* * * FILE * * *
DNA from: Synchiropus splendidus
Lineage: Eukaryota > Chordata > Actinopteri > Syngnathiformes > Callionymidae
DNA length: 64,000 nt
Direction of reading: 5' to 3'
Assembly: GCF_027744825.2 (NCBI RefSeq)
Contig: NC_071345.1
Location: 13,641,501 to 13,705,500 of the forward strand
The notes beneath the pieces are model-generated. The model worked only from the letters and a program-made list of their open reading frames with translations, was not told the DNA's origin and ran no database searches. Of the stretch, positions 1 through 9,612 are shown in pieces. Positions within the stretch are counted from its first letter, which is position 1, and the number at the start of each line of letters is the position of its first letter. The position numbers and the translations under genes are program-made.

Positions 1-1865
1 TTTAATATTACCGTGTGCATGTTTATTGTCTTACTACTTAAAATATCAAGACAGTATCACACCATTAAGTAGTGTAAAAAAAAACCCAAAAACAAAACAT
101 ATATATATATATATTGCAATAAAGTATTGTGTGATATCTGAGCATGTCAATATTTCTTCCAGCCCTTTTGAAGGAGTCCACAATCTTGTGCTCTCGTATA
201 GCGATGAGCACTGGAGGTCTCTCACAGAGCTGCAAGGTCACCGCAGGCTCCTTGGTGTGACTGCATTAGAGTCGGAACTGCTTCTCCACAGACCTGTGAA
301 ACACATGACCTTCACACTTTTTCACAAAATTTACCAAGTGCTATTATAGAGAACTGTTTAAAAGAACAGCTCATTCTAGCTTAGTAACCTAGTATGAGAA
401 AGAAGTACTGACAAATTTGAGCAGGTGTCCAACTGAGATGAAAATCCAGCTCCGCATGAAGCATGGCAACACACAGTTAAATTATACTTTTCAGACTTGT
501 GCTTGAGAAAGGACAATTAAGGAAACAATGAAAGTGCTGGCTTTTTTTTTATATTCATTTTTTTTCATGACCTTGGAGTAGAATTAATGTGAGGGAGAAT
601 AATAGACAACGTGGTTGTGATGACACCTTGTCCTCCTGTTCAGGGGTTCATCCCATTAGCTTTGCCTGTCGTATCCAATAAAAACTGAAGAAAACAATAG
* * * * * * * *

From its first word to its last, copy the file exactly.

DNA from: Synchiropus splendidus
Lineage: Eukaryota > Chordata > Actinopteri > Syngnathiformes > Callionymidae
DNA length: 64,000 nt
Direction of reading: 5' to 3'
Assembly: GCF_027744825.2 (NCBI RefSeq)
Contig: NC_071345.1
Location: 13,641,501 to 13,705,500 of the forward strand
The notes beneath the pieces are model-generated. The model worked only from the letters and a program-made list of their open reading frames with translations, was not told the DNA's origin and ran no database searches. Of the stretch, positions 1 through 9,612 are shown in pieces. Positions within the stretch are counted from its first letter, which is position 1, and the number at the start of each line of letters is the position of its first letter. The position numbers and the translations under genes are program-made.

Positions 1-1865
1 TTTAATATTACCGTGTGCATGTTTATTGTCTTACTACTTAAAATATCAAGACAGTATCACACCATTAAGTAGTGTAAAAAAAAACCCAAAAACAAAACAT
101 ATATATATATATATTGCAATAAAGTATTGTGTGATATCTGAGCATGTCAATATTTCTTCCAGCCCTTTTGAAGGAGTCCACAATCTTGTGCTCTCGTATA
201 GCGATGAGCACTGGAGGTCTCTCACAGAGCTGCAAGGTCACCGCAGGCTCCTTGGTGTGACTGCATTAGAGTCGGAACTGCTTCTCCACAGACCTGTGAA
301 ACACATGACCTTCACACTTTTTCACAAAATTTACCAAGTGCTATTATAGAGAACTGTTTAAAAGAACAGCTCATTCTAGCTTAGTAACCTAGTATGAGAA
401 AGAAGTACTGACAAATTTGAGCAGGTGTCCAACTGAGATGAAAATCCAGCTCCGCATGAAGCATGGCAACACACAGTTAAATTATACTTTTCAGACTTGT
501 GCTTGAGAAAGGACAATTAAGGAAACAATGAAAGTGCTGGCTTTTTTTTTATATTCATTTTTTTTCATGACCTTGGAGTAGAATTAATGTGAGGGAGAAT
601 AATAGACAACGTGGTTGTGATGACACCTTGTCCTCCTGTTCAGGGGTTCATCCCATTAGCTTTGCCTGTCGTATCCAATAAAAACTGAAGAAAACAATAG